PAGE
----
Walmart building with sign with logo containing TikTok logo replacing 't' with red to blue overlay

Scott Cornell/Shutterstock rvlsoft/Shutterstock (Licensed) Remix by Caterina Cox

This Week in Walmart: Egg rolls, panties, and alcoholism

S*** went down at U.S. Walmarts this week.

 

Jack Alban

Trending

A day doesn’t go by where there isn’t some bizarre story emerging from one of the world’s largest retailers, Walmart, that gets posted to TikTok and shared among the denizens of doom scrollers taking miniature vicarious vacations courtesy of their screens.

And this past week has seen its fair share of WTF moments that were shared to the popular social media platform.

Drunk parents are happy parents, kids.

A mom posted on TikTok about the disturbing book her daughter found while perusing the children’s book section at a Walmart store. While it’s always nice to see kids participating in bolstering their literacy and reaching for a book other than a smartphone, tablet, or gaming console, Ashli (@ashliann0214) expressed how shocked she was to see that Walmart was selling a title called Daddy Likes Beer.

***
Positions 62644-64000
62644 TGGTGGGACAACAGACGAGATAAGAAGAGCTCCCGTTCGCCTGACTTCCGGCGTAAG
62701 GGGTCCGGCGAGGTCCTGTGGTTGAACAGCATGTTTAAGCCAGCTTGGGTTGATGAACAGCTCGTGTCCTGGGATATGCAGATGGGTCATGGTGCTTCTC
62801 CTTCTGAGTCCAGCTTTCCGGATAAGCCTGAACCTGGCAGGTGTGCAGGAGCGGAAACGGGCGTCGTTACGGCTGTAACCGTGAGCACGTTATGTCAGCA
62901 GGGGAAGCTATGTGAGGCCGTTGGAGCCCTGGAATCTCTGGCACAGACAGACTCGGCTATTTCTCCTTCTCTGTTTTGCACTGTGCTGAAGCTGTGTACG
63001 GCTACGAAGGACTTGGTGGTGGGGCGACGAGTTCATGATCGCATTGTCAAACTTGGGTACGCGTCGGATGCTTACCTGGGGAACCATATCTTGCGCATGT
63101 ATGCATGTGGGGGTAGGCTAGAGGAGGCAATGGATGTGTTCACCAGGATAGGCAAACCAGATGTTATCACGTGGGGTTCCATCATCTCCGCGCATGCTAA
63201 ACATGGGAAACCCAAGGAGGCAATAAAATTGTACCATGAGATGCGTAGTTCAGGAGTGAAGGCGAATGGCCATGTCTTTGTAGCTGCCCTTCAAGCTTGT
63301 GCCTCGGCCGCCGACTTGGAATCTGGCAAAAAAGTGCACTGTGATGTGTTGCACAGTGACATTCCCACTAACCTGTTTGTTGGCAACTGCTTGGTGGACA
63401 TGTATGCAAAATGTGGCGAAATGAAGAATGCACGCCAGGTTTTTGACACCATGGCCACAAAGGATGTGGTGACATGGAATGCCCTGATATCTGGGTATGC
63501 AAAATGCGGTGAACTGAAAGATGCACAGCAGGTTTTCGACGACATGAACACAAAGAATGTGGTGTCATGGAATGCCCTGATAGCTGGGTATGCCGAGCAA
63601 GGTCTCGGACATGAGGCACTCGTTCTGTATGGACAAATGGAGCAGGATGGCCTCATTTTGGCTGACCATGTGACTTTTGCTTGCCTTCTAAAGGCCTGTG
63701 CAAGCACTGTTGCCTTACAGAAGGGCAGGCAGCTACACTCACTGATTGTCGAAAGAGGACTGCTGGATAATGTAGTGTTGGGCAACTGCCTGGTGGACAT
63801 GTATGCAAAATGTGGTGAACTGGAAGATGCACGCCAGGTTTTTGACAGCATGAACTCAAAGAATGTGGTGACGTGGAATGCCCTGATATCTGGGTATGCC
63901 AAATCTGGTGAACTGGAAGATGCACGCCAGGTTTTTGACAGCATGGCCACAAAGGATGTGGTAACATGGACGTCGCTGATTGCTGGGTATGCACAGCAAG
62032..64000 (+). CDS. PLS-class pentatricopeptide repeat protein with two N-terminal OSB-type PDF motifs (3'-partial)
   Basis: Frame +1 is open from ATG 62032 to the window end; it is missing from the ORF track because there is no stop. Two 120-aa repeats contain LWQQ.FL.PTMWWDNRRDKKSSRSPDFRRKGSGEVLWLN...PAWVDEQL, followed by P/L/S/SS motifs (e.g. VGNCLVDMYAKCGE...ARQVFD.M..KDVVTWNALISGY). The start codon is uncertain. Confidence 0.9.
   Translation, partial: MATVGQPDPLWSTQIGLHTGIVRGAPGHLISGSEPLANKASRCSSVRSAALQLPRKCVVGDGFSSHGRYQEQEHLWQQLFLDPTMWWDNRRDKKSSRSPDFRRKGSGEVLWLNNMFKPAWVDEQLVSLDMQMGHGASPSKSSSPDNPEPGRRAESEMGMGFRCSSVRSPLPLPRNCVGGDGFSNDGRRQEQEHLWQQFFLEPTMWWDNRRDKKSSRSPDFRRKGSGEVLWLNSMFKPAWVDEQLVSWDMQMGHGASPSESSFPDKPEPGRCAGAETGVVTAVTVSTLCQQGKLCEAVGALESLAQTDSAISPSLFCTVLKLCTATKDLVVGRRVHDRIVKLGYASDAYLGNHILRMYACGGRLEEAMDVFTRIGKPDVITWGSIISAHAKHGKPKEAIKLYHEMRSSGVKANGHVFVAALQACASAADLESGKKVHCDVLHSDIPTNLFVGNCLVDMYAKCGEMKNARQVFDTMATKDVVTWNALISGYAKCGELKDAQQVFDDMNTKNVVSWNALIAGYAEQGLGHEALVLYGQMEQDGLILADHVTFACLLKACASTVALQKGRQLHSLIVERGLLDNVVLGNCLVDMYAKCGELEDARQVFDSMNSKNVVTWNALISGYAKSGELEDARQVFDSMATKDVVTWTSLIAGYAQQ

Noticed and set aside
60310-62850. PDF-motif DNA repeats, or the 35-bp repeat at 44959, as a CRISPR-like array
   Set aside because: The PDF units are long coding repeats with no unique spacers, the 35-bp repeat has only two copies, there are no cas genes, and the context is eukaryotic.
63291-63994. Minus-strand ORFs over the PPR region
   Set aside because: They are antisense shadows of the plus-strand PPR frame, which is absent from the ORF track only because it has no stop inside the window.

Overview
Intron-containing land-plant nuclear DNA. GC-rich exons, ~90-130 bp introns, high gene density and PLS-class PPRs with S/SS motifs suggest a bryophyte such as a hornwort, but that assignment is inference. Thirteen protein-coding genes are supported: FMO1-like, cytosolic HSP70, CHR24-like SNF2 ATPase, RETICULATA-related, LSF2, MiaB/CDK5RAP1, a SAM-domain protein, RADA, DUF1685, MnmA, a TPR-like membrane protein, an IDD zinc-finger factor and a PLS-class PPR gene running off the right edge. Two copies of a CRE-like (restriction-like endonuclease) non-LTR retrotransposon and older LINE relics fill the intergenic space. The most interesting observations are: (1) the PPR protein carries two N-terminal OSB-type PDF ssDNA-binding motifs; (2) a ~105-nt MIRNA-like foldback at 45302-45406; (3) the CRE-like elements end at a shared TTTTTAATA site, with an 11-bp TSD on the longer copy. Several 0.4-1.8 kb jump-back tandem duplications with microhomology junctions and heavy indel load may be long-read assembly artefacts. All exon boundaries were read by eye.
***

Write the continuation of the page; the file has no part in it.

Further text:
While the book is described online as being “lighthearted and family friendly,” Ashli, whose own father had his struggles with substance abuse, didn’t think so. She went on to say that she thinks the book should’ve been promoted to the “humor” section and not in the same spot kids could purchase a copy of Where the Wild Things Are. She turned the comments on her video off, but it’s still uploaded to her account.

Legit egg rolls.

Jokes about people who eat in the dining areas of supermarkets being murderers aside, there are a number of folks who’ve professed their love for the prepared foods at grocery stores and supermarkets like Walmart, touting that its offerings are either on-par or better than the fare found at popular fast food chains, and all for a lower price.

While the brand’s chicken tenders have received a lot of love on social media, one user on the platform, Morgan Chomps, has sworn food fealty to Walmart’s chicken egg rolls, expressing how shockingly good they were. And at $1.47 each, if you’re in the mood for an egg roll or two while you’re getting spied on by advanced self-checkout security technology, they won’t break the bank.

Fine print unlimited water hack.

Another Walmart shopper caused a bit of a stir online after pointing out that a piece of fine print on Great Value water bottles indicates that Walmart shoppers only need to purchase one pack of water in order to get free H20 from the retailer for life: All one would need to do is bring the empty bottles to a Walmart location and you’ll be gifted a brand new pack.